Corporate America Develops a Conscience?

By Frank Sherman

There has been a lot of media coverage this week of the Business Roundtable CEOs new commitment and statement on the purpose of corporations. Leaders of companies including JPMorgan Chase, Apple, Amazon and Walmart have abandon their 40+ year sole focus on shareholders to embrace a “fundamental commitment” to all their stakeholders: putting employees, suppliers and communities on a pedestal that once belonged only to shareholders.

Anand Giridharadas, author of Winners Take All: The Elite Charade of Changing the World, has been an effective critic of the statement.  “I absolutely see the change. It has become socially unacceptable as a company or a rich person not to be doing good. But what many are failing to do is ask: ‘What have I done that may be drowning out any of the do-gooding I’m doing?’ ” (Fortune, Aug 19, 2019). He cites the 2017 tax bill, supported by the Business Roundtable, in which the lion’s share of the benefits ended up in the hands of the top 1%, increasing the income inequality underlying many social problems.

The ‘enlightened’ CEOs are also taking heat from the right. The Wall Street Journal editorial page was quick to criticize (WSJ, Aug 19, 2019)… “A close reading shows there’s less substance here than meets the media spin, but it’s still notable that the CEOs for America’s biggest companies feel the need to distance themselves from their owners. Yet these CEOs are fooling themselves if they think this new rhetoric will buy off Ms. Warren and the socialist left. It may even embolden them by implying that corporate rules that require a focus on achieving value for shareholders are somehow morally insufficient.”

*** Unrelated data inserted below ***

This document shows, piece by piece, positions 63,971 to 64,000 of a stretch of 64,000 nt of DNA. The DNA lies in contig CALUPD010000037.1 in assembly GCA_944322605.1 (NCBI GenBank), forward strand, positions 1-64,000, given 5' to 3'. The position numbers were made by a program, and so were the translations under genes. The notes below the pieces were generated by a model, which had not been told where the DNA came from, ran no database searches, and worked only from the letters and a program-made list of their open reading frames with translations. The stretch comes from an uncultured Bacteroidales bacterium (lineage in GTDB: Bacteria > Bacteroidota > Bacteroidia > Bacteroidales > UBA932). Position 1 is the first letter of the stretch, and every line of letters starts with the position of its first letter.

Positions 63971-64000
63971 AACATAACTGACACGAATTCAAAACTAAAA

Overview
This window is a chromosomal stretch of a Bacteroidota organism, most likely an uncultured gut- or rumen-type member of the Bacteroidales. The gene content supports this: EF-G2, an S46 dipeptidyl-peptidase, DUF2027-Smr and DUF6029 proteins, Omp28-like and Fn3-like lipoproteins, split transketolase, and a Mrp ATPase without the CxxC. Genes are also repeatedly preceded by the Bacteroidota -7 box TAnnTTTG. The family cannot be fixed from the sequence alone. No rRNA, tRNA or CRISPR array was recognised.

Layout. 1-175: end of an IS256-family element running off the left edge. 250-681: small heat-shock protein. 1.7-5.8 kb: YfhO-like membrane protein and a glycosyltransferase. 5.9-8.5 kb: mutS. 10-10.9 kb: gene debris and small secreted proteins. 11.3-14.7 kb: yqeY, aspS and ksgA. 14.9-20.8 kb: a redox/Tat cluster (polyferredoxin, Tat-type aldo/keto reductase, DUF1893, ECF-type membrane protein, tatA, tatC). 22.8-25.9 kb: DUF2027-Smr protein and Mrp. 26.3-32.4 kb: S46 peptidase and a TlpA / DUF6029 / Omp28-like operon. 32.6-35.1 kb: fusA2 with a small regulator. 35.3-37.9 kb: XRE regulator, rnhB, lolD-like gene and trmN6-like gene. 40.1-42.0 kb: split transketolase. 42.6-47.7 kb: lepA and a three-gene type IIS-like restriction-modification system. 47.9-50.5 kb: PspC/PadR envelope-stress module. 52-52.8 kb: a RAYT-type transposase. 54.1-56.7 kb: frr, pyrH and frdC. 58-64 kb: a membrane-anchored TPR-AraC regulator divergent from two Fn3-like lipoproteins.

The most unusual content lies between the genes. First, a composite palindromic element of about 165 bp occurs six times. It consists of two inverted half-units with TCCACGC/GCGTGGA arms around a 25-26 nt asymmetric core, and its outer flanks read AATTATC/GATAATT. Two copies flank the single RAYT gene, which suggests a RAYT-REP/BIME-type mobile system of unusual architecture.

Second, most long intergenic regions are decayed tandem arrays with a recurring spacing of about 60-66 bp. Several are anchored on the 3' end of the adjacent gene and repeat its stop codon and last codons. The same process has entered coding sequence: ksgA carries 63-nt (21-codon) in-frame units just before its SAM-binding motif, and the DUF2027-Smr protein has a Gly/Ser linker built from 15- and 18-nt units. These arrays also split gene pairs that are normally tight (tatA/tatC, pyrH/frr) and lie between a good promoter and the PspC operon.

But Steven Pearlstein, Pulitzer Prize-winning columnist for The Washington Post, professor of public affairs at George Mason University, and author of the book Can American Capitalism Survive? has a different take from the BRT statement. His article in the American Prospect five years ago (When Shareholder Capitalism Came to Town, Apr 19, 2014) partly blamed the BRT for corporate America’s sole focus on shareholder value leading to the corruption of capitalism. However, Pealstein was optimistic about the BRT statement. “It’s important because it signals a shift in attitude in norms. That’s already occurring. It’s sort of confirming something that’s happening that’s, I think, the pendulum swinging back in the right direction, after having swung too far in favor of shareholders.” Pealstein met J.P. Morgan Chase’s CEO and chair of the BRT, Jamie Dimon, in his office last year to discuss the growing public distrust of corporations and CEOs.